I find myself aligning in different ways with Neylan and Kate. I find it interesting that Neylan says Civil Rights parallels don’t apply in the Church (I agree), but her approach for change is a very civil rights approach — that it comes from bottom up movement. So I agree more with Kate here, change comes in this church from the top down. The culture is what it is because of what we hear said from the top level. Culture won’t change until we hear a different message and get organizational changes from the top. I don’t foresee women just being more comfortable with the ideas by us talking about them. This coming from personal experience of coming out of the closet as a Mormon feminist to my family and the public (on my blog this year). Just because I cite the RS minutes and historical documents that women blessed and healed by laying on of hands, doesn’t make any of them more comfortable with the idea. They see it as Sheri Dew cited in her priesthood book, that she believes it was an incorrect practice that has since been corrected and kept to the confines of the temple.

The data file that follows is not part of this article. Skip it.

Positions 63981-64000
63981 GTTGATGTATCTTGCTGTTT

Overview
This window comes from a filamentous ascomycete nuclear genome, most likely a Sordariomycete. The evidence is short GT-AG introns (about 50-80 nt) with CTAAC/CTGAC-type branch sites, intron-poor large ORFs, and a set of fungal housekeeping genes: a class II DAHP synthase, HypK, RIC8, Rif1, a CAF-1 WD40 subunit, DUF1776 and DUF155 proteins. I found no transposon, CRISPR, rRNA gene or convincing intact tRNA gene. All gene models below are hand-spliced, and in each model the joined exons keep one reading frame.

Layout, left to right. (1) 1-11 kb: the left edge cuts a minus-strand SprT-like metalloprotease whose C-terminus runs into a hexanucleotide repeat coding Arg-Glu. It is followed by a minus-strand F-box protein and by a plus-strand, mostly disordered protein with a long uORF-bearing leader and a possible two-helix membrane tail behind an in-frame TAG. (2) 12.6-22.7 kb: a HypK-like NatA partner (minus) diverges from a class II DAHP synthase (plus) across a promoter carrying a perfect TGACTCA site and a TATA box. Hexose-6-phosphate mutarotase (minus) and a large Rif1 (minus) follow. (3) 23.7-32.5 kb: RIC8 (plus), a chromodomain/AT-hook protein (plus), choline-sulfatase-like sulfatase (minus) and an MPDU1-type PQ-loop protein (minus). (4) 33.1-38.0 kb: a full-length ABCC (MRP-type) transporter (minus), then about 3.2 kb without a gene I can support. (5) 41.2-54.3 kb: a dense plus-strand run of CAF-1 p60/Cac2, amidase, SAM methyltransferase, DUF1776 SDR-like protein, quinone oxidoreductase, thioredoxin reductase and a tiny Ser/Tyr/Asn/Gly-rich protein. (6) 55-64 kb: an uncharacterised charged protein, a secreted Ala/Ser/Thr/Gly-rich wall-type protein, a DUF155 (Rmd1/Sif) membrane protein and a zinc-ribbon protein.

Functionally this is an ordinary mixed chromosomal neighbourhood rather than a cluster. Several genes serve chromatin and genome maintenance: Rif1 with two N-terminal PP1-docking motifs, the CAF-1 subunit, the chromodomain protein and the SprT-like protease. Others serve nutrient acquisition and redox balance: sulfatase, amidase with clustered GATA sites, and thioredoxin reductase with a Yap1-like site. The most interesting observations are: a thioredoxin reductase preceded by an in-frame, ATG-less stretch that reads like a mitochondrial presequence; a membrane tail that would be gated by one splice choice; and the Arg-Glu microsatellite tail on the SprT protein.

I’m grateful for Kate & Ordain Women and the conversation they started and the study it’s prompted in my own life. And I’m grateful for Neylan and her voice, but find myself parting with her in being able to find peace with the current structure of the church. I’m an accountant and it tore me up when my marketing-non-finance-guy husband came home with a stake auditor calling. When in the church will they quit seeing me as a gender first, and look at me as a Spirit with talents and gifts to be used for building the kingdom, and I think one of those gifts is accounting, that I’m restricted from using.
I’ll also echo Joy’s comment that this conversation isn’t complete without Heavenly Mother.